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Odds and ends.

My choice is diesel.

Years ago I had a cabin in Crown King, AZ and they had a huge truck that was multi-fuel. They told me it would burn almost anything from diesel to vodka.

I understand that genetic manipulation is being used to develop plants that will grow anywhere and when squeezed produce diesel fuel burnable without modifying the engine or fuel system.

Don't some buses in England run on big flywheels that store a tremendous amount of energy. (Although I'd be nervous sitting on a flywheel that, if it gets loose, would go through a 5-foot thick concrete wall!)

Catalytic converters have been developed that just about eliminate any pollution from diesel engines.

Diesel engines are much simpler that gas engines. Why would I buy a hybrid that not only has all the maintenance problems of a gas engine but also maintenance problems associated with the batteries and motors.

With all the furor over global warming I haven't heard anyone point out that the heat from paved land, air conditioners, heating systems, motor vehicles, nuclear power plants, fueled electric plants and many other sources may be causing part of the warming.

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Mileage

In reply to: Odds and ends.

My friend's '05 Prius doesn't get any better fuel economy than my '02 Honda Accord. Sitting at idle in traffic and stop and go in city what does it.

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That is a great point...

In reply to: Odds and ends.

People are talking on and on about the supposed value of electric hybrids for little reason. That is because of the much higher cost associated with Hybrids that people don't want to talk about. For one thing, the hybrids are NOT getting the great MPG that we were mislead in to believing in the first place. Just this past week, the government announced that they are LOWERING the mpg ratings of all newer vehicles, because they found actual real-world mileage figures that the those cars were getting were highly exaggerated and distorted.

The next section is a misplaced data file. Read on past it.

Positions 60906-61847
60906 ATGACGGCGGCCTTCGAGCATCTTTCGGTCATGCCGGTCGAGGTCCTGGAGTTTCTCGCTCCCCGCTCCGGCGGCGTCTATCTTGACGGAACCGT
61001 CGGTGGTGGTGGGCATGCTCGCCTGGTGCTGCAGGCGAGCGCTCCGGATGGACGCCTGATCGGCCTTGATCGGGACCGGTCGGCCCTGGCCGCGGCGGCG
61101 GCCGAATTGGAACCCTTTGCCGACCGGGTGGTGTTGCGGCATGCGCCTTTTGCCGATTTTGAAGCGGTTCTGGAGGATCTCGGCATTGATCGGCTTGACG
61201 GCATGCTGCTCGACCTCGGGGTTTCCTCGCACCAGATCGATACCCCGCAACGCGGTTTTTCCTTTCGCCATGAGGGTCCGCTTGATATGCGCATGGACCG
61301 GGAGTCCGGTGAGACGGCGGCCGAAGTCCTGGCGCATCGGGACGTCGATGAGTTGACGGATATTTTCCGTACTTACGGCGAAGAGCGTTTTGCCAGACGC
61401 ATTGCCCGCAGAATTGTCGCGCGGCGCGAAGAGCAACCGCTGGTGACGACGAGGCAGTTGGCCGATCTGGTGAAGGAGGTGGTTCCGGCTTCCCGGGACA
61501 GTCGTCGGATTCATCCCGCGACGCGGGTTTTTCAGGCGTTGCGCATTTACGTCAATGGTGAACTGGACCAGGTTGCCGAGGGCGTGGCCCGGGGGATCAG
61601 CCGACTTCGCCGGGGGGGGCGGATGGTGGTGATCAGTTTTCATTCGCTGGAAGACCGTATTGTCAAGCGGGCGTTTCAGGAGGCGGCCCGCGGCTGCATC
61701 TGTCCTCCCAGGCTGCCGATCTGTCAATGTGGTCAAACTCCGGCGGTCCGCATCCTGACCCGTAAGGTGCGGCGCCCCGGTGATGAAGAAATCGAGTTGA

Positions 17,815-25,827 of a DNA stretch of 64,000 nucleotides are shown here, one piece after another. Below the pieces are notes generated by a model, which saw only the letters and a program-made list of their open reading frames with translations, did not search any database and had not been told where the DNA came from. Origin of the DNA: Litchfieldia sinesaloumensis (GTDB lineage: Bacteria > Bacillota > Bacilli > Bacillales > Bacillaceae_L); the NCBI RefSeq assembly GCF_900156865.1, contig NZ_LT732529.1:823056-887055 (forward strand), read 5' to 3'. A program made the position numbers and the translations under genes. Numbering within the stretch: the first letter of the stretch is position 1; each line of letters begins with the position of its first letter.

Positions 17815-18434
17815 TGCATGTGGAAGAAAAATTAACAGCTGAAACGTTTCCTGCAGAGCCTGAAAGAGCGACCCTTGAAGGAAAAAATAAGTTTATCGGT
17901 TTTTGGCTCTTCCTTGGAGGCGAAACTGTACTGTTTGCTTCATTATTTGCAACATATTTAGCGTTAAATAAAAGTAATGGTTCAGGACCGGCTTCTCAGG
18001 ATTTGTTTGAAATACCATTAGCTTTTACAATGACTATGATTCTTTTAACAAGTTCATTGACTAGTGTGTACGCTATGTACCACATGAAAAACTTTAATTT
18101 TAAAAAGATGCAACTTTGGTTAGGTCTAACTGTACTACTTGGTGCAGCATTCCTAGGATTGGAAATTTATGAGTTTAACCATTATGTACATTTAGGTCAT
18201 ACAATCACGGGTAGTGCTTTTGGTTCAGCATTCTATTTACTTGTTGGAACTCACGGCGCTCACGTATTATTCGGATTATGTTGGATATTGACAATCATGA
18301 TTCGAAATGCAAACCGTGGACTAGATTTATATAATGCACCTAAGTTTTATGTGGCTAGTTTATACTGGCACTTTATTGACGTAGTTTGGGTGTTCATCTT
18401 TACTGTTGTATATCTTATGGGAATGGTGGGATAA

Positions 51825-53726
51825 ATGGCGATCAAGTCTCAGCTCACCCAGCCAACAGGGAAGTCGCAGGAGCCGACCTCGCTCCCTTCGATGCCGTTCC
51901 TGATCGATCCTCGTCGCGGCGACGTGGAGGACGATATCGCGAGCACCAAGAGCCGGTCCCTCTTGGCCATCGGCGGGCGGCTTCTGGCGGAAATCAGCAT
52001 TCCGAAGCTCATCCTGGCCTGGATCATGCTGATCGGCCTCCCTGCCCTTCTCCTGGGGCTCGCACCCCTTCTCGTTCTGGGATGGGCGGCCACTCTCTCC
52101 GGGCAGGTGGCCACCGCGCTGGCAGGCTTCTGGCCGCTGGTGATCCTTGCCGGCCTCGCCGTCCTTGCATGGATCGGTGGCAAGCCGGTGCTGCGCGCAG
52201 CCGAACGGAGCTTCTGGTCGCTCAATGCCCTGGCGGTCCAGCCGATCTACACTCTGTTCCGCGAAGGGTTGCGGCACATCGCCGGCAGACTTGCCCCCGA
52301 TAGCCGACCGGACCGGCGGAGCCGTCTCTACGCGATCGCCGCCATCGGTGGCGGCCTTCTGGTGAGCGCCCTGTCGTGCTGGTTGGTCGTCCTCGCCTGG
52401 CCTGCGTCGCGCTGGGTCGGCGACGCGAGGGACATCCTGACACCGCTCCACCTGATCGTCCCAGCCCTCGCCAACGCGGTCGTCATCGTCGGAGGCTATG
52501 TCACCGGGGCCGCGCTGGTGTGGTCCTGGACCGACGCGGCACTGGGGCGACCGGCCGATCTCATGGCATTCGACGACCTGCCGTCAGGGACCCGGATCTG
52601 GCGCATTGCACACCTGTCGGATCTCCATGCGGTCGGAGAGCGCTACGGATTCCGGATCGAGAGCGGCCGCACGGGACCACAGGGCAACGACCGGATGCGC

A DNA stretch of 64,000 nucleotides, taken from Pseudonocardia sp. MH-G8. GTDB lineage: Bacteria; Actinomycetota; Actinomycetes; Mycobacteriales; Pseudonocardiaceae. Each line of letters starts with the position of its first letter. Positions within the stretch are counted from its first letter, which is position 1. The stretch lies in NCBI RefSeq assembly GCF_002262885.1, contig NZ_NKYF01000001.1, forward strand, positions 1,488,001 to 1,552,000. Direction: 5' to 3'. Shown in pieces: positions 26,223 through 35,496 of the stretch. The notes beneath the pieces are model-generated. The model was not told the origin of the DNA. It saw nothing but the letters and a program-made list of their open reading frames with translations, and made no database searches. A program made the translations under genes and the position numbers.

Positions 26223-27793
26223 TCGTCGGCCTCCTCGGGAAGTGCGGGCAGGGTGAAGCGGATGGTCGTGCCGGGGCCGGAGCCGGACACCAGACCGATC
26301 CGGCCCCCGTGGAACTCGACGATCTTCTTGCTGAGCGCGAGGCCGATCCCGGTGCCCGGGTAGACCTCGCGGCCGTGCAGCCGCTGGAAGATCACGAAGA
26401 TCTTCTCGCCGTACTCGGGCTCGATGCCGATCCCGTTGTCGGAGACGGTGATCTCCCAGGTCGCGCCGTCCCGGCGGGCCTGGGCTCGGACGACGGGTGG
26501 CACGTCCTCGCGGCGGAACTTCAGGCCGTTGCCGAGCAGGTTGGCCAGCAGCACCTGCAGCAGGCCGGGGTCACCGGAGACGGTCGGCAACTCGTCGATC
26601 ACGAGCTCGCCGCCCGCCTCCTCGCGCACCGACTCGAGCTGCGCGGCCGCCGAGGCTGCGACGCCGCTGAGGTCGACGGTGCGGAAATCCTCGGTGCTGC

Since the mpg ratings are much lower than anticipated, who would in their right minds want to spend an extra $7,000 dollars for a hybrid that won't save them any money?
The thing to do, is to buy diesels that get better mileage figures than hybrids, and that won't have the hidden costs down the road that cannot be re-couped with phony high mpg ratings.

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I agree.

In reply to: Odds and ends.

I'm not convinced at all by hybrids. There are many technologies I am interested in seeing come about. But hybrids do not impress me at this time. Tons of extra stuff, and junk and cost... very little real improvement in mileage.

In the short term, I agree with this. Diesel is the way to go. Diesels have been getting much better gas mileage, with very little extra cost. The main reason Diesels cost more here in America, is only because so few are made here. If Diesels were as common here as in other parts of the world, they would cost no more than gasoline cars.

Government regulations have held auto makers from producing Diesels in America. Government *always* screws things up. They need to get they're dirty hands out of our pockets and our lives. Then maybe we'd see some decent cars with good gas mileage. Cut some red tape and we'll be driving 200 horse power sports cars that get 30 miles per gallon.

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